William Cowper (1731–1800)
Thou magic lyre, whose fascinating sound
Seduced the savage monsters from their cave,
Drew rocks and trees, and forms uncouth around,
And bade wild Hebrus hush his listening wave;
No more thy undulating warblings flow
O’er Thracian wilds of everlasting snow!
Awake to sweeter sounds, thou magic lyre,
And paint a lover’s bliss—a lover’s pain!
Far nobler triumphs now thy notes inspire,
For see, Eurydice attends thy strain;
Her smile, a prize beyond the conjuror’s aim,
Superior to the cancelled breath of fame.
From her sweet brow to chase the gloom of care,
To check the tear that dims the beaming eye,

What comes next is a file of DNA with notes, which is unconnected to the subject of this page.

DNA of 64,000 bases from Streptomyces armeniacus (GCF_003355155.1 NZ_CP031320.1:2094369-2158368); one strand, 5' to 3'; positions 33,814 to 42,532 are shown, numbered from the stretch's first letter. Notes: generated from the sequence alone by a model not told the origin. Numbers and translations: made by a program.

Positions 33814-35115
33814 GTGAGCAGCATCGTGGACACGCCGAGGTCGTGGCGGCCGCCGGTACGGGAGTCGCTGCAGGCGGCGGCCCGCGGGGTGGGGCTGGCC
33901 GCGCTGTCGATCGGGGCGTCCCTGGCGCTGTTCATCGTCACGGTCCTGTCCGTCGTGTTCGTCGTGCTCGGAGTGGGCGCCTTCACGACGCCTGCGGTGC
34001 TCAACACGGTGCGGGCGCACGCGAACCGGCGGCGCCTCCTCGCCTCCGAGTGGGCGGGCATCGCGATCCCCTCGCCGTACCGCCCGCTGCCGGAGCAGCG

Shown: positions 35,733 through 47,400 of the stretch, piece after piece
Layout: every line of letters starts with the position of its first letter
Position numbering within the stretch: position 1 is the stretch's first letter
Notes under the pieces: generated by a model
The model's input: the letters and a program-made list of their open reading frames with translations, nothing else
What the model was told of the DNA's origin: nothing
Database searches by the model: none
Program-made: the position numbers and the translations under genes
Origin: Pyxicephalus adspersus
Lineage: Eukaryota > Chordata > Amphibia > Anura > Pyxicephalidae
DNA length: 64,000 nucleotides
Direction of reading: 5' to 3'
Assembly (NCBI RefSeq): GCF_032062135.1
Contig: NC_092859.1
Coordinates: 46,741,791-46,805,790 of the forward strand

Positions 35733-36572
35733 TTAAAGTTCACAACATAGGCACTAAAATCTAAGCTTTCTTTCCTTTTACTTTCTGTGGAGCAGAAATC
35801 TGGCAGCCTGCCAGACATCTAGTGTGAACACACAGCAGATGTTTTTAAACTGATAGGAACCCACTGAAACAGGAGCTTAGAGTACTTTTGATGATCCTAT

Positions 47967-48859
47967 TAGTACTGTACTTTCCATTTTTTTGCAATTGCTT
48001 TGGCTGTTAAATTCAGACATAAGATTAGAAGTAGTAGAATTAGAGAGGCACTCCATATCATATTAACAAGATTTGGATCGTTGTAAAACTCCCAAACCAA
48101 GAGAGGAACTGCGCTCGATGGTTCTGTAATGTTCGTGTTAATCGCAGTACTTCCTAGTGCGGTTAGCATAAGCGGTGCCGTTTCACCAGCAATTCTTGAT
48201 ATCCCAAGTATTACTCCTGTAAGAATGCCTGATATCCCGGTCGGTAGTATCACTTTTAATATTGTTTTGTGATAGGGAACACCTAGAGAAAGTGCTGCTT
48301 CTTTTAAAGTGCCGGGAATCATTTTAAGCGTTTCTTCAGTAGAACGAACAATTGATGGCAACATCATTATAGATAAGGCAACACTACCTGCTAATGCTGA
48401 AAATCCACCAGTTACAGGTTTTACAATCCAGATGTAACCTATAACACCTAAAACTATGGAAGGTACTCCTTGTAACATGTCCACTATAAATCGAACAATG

To bid her heart the rising sigh forbear,
And flush her orient cheek with brighter joy,
In that dear breast soft sympathy to move,
And touch the springs of rapture and of love.
Ah me! how long bewildered and astray,
Lost and benighted, did my footsteps rove,
Till sent by heaven to cheer my pathless ray,
A star arose—the radiant star of love.
The God propitious joined our willing hands,
And Hymen wreathed us in his rosy bands.
Yet not the beaming eye, or placid brow,
Or golden tresses, hid the subtle dart;
To charms superior far than those I bow,
And nobler worth enslaves my vanquished heart;
The beauty, elegance, and grace combined,
Which beam transcendent from that angel mind.
While vulgar passions, meteors of a day,
Expire before the chilling blasts of age,
Our holy flame with pure and steady ray,
Its glooms shall brighten, and its pangs assuage;
By virtue (sacred vestal) fed, shall shine,
And warm our fainting souls with energy divine.
Ordained Servant Online, February 2019.